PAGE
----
After a hot and dry summer, the rain and chill in September brought some relief to parched Germans—but also a reminder of the looming winter. On September 16th Klaus Müller, boss of the Bundesnetzagentur (bna), Germany’s energy regulator, admitted that if it gets very cold “we will have a problem”. He could not rule out the rationing of natural gas, which Germany’s biggest supplier, Russia, has withheld as part of its war in Ukraine.
Germany’s chancellor, Olaf Scholz, is doing all he can to avert this eventuality. In the past week his government has unveiled two radical measures as part of that effort. On September 21st the economy ministry announced the complete nationalisation of Uniper, Europe’s biggest and most gas-addled power utility. More controversially, five days earlier the government said it was seizing control of stakes held in three German refineries by Rosneft, Russia’s state-owned oil giant. The assets, pck, miro and Bayernoil, were placed under the trusteeship of the bna.
This is not the first time since Vladimir Putin’s tanks rolled into Ukraine in February that Germany has expropriated Russian assets. In April it did the same to gas-storage facilities operated in the country by Gazprom Germania, a subsidiary of Russia’s national gas behemoth. The seizure of Rosneft’s assets, in particular pck, of which the Russian firm owned 54%, has proved quite a bit thornier.
Thousands of jobs hinge directly or indirectly on pck in Schwedt, the biggest city in one of the country’s poorest regions, Uckermark. That and the fact that pck supplies 90% of Berlin’s oil, diesel and aviation fuel were the main reasons why Germany was hesitant to sign up to the eu embargo on Russian oil when it was first proposed in late May. The embargo, which is set to take effect at the end of the year, would mean the refinery will no longer be able to accept Russian crude. Moreover, suppliers, insurers and banks afraid of being inadvertently caught up in the sanctions net refused to do business with it so long as Rosneft remained part-owner.
Rosneft is, predictably, furious. It called the German government’s actions “illegal”. More surprisingly, the decision to place pck under trusteeship did not go down well in Schwedt, either. The city of around 30,000 sits atop Druzhba (Russian for “friendship”), the world’s longest pipeline, which started pumping crude oil from central Russia to “fraternal socialist people” including Poland, Hungary and then-Czechoslovakia in the 1960s. Druzhba is why many families moved to Schwedt, a city almost entirely razed during the second world war by advancing Soviet troops.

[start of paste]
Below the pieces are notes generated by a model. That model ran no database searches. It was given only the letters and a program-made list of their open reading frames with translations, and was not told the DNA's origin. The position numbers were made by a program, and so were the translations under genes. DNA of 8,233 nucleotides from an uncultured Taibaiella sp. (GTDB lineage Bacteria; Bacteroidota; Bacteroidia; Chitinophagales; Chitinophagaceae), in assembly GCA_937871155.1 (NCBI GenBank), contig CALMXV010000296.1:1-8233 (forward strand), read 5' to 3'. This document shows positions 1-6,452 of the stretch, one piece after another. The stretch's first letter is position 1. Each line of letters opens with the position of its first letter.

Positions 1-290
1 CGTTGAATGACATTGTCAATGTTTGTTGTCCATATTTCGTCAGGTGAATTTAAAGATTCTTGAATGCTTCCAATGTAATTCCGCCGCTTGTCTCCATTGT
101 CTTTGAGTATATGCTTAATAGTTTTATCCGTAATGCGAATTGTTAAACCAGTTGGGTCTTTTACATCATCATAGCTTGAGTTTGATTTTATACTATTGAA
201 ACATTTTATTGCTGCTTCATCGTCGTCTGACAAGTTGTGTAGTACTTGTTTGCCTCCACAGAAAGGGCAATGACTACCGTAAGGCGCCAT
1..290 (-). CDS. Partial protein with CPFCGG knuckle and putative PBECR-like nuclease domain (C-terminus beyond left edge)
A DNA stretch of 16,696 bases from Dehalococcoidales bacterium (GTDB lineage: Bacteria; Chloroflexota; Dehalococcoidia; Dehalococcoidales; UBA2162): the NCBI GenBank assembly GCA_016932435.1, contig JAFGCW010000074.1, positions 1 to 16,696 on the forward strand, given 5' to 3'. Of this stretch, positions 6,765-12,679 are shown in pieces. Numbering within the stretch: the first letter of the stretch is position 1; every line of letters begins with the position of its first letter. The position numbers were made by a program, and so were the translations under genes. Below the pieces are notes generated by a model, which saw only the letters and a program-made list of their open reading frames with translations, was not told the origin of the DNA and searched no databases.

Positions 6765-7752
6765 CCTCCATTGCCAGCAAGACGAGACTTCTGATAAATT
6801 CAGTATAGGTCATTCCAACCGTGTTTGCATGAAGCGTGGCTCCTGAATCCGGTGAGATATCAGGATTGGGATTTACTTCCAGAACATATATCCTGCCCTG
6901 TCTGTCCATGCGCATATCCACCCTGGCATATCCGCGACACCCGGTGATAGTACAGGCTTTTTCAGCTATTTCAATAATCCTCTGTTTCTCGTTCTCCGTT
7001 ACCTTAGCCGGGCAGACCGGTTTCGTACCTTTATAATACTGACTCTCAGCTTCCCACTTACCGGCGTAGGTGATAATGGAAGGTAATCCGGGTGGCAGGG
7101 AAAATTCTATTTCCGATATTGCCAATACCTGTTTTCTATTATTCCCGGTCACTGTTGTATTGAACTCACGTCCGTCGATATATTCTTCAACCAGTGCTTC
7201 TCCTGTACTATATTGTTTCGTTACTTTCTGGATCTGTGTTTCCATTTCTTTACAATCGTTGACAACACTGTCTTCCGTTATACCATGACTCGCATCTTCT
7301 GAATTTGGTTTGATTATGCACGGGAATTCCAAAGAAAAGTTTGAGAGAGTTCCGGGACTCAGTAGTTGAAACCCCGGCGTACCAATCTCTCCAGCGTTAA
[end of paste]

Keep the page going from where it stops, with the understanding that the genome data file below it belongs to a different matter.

Jens Koeppen, an opposition mp who represents Schwedt, says that the government is “knowingly sacrificing” a successful business in Schwedt. He argues that it is absurd to pretend that German energy supply in the next five years will be secure and affordable without imports from Russia.
The government, for its part, insists that pck does not need Russia’s crude to thrive. It has promised a €400m ($395m) upgrade to the oil pipeline from Rostock, a port on the Baltic Sea, to Schwedt. It wants to invest another €825m in the next 15 years in and around pck. That, it says, will keep it going until it can be sold to a new owner. Poland’s state-run energy firm, Orlen, has already expressed an interest in acquiring Rosneft’s seized stake. In the meantime, Mr Scholz’s ministers are in talks with their Polish counterparts to get supplies for pck through the Polish port of Gdansk.
Mr Koeppen is nevertheless not crazy to worry about pck’s near-term prospects. The Rostock pipeline can at present only supply 60% of pck’s crude-oil needs. Even the promised upgrade will increase that to only 75%—and only in two years’ time, if all goes well. Getting oil from Gdansk is expensive, since the stuff is being shipped to Poland from Saudi Arabia. Another option is to import oil from Kazhakstan via Druzhba, but increasingly belligerent Russia will almost certainly not allow it.
All this means that pck will run well below capacity as soon as Russian oil stops flowing, says Florian Thaler of OilX, a consultancy. Given Russia’s recent setbacks in Ukraine and its heightened war footing, that could happen any day. ■
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This article appeared in the Business section of the print edition under the headline “On the offensive”
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